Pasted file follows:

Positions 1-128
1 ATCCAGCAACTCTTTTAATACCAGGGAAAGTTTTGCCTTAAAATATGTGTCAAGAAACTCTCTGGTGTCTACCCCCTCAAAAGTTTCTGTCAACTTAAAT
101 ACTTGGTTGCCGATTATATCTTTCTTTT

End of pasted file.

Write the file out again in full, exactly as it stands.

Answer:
Positions 1-128
1 ATCCAGCAACTCTTTTAATACCAGGGAAAGTTTTGCCTTAAAATATGTGTCAAGAAACTCTCTGGTGTCTACCCCCTCAAAAGTTTCTGTCAACTTAAAT
101 ACTTGGTTGCCGATTATATCTTTCTTTT